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FOR IMMEDIATE RELEASE NSD

TUESDAY, MAY 1, 2007 (202) 514-2007


WWW.USDOJ.GOV TDD (202) 514-1888

Chief Engineer Pleads Guilty to


Concealing
Deliberate Pollution in “Magic Pipe”
Case
WASHINGTON – The former chief engineer of an American-flagged car-carrier
pleaded guilty today to criminal charges related to the deliberate discharge of oil-
contaminated bilge waste through a “magic pipe” that bypassed required pollution
prevention equipment, announced Acting Assistant Attorney General Matthew J.
McKeown for the Department of Justice’s Environment and Natural Resources
Division and U.S. Attorney for the District of Maryland Rod J. Rosenstein.

Frank Coe, the former chief engineer of the M/V Fidelio (renamed the M/V Patriot)
pleaded guilty today to conspiracy and violating the Act to Prevent Pollution from
Ships (APPS) before U.S. District Judge William M. Nickerson. Coe was employed
by Pacific Gulf Marine Inc. (PGM), a vessel operator based in Gretna, La., that
previously pleaded guilty to its role in deliberately discharging hundreds of
thousands of gallons of oil-contaminated bilge waste from four of its giant car-
carrier ships, including the Fidelio. PGM was sentenced on Jan. 24, 2007, to pay $1
million in criminal fines and $500,000 in community service, and serve three years
of probation under the terms of an environmental compliance plan which will be
audited by a court-appointed monitor.

During a March 29, 2003, inspection, Coast Guard inspectors in Baltimore lifted a
deckplate and found a permanently installed bypass pipe on the Fidelio that was part
of the ship’s original construction. The Coast Guard directed the removal of the
bypass pipe—referred to by some in the maritime industry as a “magic pipe”—and
found that it was filled with black oil, according to a factual statement filed in court.
Coe was the Chief Engineer of the ship on that day and falsely denied any
knowledge of the existence or use of the bypass although it had been used since
1998. The ship’s oil record book, a required log in which all overboard discharges
must be recorded, had been falsified to conceal illegal discharges made without the
use of an oily water separator, a required pollution prevention device that Coe
admitted was “rarely if ever used.” Coe also continued to bypass the oily water
separator using a new bypass method after the Coast Guard discovered and removed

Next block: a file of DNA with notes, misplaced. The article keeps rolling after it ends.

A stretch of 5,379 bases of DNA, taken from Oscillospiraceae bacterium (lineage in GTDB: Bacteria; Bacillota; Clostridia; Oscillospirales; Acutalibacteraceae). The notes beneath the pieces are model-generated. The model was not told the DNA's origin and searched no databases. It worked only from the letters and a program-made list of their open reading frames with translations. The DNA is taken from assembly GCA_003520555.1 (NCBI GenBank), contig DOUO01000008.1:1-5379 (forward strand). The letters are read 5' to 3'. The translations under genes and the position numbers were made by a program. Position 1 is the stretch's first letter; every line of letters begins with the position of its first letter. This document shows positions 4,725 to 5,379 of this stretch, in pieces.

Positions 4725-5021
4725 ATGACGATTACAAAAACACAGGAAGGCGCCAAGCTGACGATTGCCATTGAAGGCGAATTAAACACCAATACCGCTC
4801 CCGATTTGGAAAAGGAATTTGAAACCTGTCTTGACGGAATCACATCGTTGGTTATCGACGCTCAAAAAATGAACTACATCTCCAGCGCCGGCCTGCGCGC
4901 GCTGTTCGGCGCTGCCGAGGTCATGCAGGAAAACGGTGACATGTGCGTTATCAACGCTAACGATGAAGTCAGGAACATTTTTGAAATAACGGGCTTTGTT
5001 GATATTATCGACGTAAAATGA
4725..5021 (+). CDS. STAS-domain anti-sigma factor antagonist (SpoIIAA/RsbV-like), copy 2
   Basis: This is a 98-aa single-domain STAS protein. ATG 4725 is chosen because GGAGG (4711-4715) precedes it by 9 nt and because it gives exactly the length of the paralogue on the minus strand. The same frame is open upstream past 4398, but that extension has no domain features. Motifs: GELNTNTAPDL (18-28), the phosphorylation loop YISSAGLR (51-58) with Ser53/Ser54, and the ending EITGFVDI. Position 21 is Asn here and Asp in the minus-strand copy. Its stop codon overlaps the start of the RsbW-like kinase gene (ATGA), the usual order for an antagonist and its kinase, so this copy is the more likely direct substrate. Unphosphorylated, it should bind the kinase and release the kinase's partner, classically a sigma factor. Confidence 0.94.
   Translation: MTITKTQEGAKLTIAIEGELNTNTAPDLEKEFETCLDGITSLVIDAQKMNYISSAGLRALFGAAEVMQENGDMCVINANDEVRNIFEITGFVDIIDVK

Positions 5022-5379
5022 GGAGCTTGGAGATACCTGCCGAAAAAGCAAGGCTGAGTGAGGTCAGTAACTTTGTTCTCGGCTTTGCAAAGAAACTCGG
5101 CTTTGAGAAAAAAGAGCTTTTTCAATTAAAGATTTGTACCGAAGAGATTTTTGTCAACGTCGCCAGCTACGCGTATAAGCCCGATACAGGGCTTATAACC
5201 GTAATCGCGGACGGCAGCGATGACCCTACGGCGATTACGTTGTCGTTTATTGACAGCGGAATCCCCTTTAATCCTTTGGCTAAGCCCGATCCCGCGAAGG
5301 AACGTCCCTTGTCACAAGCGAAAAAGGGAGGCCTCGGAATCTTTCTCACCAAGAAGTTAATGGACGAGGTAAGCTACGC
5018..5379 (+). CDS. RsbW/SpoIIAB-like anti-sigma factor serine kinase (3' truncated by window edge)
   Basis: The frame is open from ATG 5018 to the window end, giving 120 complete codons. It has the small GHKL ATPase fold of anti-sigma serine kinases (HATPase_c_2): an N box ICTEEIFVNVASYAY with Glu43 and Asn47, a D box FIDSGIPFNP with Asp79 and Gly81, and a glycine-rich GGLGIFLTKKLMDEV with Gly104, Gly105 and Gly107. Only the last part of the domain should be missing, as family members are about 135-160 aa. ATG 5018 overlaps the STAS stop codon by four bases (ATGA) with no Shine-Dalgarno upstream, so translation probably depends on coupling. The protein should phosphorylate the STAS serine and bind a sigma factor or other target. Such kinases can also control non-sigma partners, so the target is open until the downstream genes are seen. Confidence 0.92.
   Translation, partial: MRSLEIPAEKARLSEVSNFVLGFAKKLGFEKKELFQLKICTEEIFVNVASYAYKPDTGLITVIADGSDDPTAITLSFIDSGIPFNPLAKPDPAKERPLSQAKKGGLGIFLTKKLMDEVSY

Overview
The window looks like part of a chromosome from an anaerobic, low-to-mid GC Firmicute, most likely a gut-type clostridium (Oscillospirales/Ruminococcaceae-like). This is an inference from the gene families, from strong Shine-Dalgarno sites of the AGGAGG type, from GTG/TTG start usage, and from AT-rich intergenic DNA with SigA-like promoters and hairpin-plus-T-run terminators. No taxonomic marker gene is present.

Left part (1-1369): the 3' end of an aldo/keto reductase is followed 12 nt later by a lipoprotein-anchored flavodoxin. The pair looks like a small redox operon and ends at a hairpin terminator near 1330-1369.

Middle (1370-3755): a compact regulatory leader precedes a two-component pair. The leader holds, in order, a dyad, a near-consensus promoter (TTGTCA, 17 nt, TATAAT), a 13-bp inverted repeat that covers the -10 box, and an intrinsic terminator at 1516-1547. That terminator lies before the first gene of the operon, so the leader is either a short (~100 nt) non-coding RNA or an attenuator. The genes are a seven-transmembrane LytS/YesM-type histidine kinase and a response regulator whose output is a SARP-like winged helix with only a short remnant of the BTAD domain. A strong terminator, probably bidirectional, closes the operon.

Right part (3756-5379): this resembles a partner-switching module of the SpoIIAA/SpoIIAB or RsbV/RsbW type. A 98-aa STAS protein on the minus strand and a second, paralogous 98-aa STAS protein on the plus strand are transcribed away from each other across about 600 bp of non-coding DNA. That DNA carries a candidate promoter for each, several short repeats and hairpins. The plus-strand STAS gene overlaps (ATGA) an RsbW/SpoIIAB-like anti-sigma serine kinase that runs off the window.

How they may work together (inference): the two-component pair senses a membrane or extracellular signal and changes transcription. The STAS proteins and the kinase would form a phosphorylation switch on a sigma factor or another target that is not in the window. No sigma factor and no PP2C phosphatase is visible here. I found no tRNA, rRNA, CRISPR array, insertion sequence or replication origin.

the bypass pipe, according to papers filed in court.

Engine room operations on board large ocean-going vessels generate large amounts
of waste oil and oil-contaminated bilge waste. International and U.S. law prohibit
the discharge of waste containing more than 15 parts per million oil and without
treatment by an oil water separator and oil sensing equipment. The regime,
established by the MARPOL Convention (Annex I)—a treaty signed by more than
135 countries representing approximately 97.5 % of the world’s commercial tonnage
and implemented into U.S. law by the APPS—also requires that overboard
discharges be recorded in an oil record book.

Coe is the third chief engineer to plead guilty in the continuing investigation. Deniz
Sharpe, who served as chief engineer of the M/V Fidelio after Coe, pleaded guilty
on March 7, 2007, to violating the APPS involving continuing illegal conduct after
the Coast Guard had removed the bypass pipe from the ship. Stephen Karas, the
former chief engineer of the M/V Tanabata (renamed the M/V Resolve) pleaded
guilty to conspiracy and making false statements on March 29, 2007. Another chief
engineer of the Tanabata remains under indictment and the investigation is
continuing. An indictment represents allegations brought by a grand jury.
Defendants are presumed innocent unless and until proven guilty.

This investigation was conducted by the Chesapeake Regional Office of the Coast
Guard Investigative Service and the EPA Criminal Investigation Division.
Additional assistance was provided by U.S. Coast Guard Sector Baltimore, U.S.
Coast Guard Activities Europe, U.S. Coast Guard Fifth District Legal Office, Coast
Guard Office of International and Maritime Law, and Coast Guard Headquarters
Office of Investigations and Analysis. The case is being prosecuted by the U.S.
Department of Justice Environmental Crimes Section and the U.S. Attorney’s Office
for the District of Maryland.

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